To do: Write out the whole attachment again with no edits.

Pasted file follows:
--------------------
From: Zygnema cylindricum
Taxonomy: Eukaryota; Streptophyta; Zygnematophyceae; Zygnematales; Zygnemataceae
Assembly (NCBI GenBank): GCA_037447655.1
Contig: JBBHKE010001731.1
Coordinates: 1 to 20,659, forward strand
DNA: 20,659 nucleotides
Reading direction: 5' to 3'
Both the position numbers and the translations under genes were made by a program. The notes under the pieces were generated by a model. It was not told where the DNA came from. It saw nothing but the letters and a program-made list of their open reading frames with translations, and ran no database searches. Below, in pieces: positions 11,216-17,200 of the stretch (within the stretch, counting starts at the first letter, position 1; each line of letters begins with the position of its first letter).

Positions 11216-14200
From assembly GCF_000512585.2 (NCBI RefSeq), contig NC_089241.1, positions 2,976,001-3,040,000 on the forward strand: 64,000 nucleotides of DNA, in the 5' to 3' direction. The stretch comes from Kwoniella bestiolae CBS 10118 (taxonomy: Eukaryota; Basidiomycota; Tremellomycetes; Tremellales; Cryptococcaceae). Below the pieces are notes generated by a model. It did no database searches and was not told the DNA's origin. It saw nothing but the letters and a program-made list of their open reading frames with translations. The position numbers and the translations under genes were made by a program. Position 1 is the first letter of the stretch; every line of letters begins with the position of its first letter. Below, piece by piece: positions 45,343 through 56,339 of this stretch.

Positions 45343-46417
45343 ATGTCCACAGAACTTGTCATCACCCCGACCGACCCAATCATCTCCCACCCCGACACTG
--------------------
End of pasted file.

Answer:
From: Zygnema cylindricum
Taxonomy: Eukaryota; Streptophyta; Zygnematophyceae; Zygnematales; Zygnemataceae
Assembly (NCBI GenBank): GCA_037447655.1
Contig: JBBHKE010001731.1
Coordinates: 1 to 20,659, forward strand
DNA: 20,659 nucleotides
Reading direction: 5' to 3'
Both the position numbers and the translations under genes were made by a program. The notes under the pieces were generated by a model. It was not told where the DNA came from. It saw nothing but the letters and a program-made list of their open reading frames with translations, and ran no database searches. Below, in pieces: positions 11,216-17,200 of the stretch (within the stretch, counting starts at the first letter, position 1; each line of letters begins with the position of its first letter).

Positions 11216-14200
From assembly GCF_000512585.2 (NCBI RefSeq), contig NC_089241.1, positions 2,976,001-3,040,000 on the forward strand: 64,000 nucleotides of DNA, in the 5' to 3' direction. The stretch comes from Kwoniella bestiolae CBS 10118 (taxonomy: Eukaryota; Basidiomycota; Tremellomycetes; Tremellales; Cryptococcaceae). Below the pieces are notes generated by a model. It did no database searches and was not told the DNA's origin. It saw nothing but the letters and a program-made list of their open reading frames with translations. The position numbers and the translations under genes were made by a program. Position 1 is the first letter of the stretch; every line of letters begins with the position of its first letter. Below, piece by piece: positions 45,343 through 56,339 of this stretch.

Positions 45343-46417
45343 ATGTCCACAGAACTTGTCATCACCCCGACCGACCCAATCATCTCCCACCCCGACACTG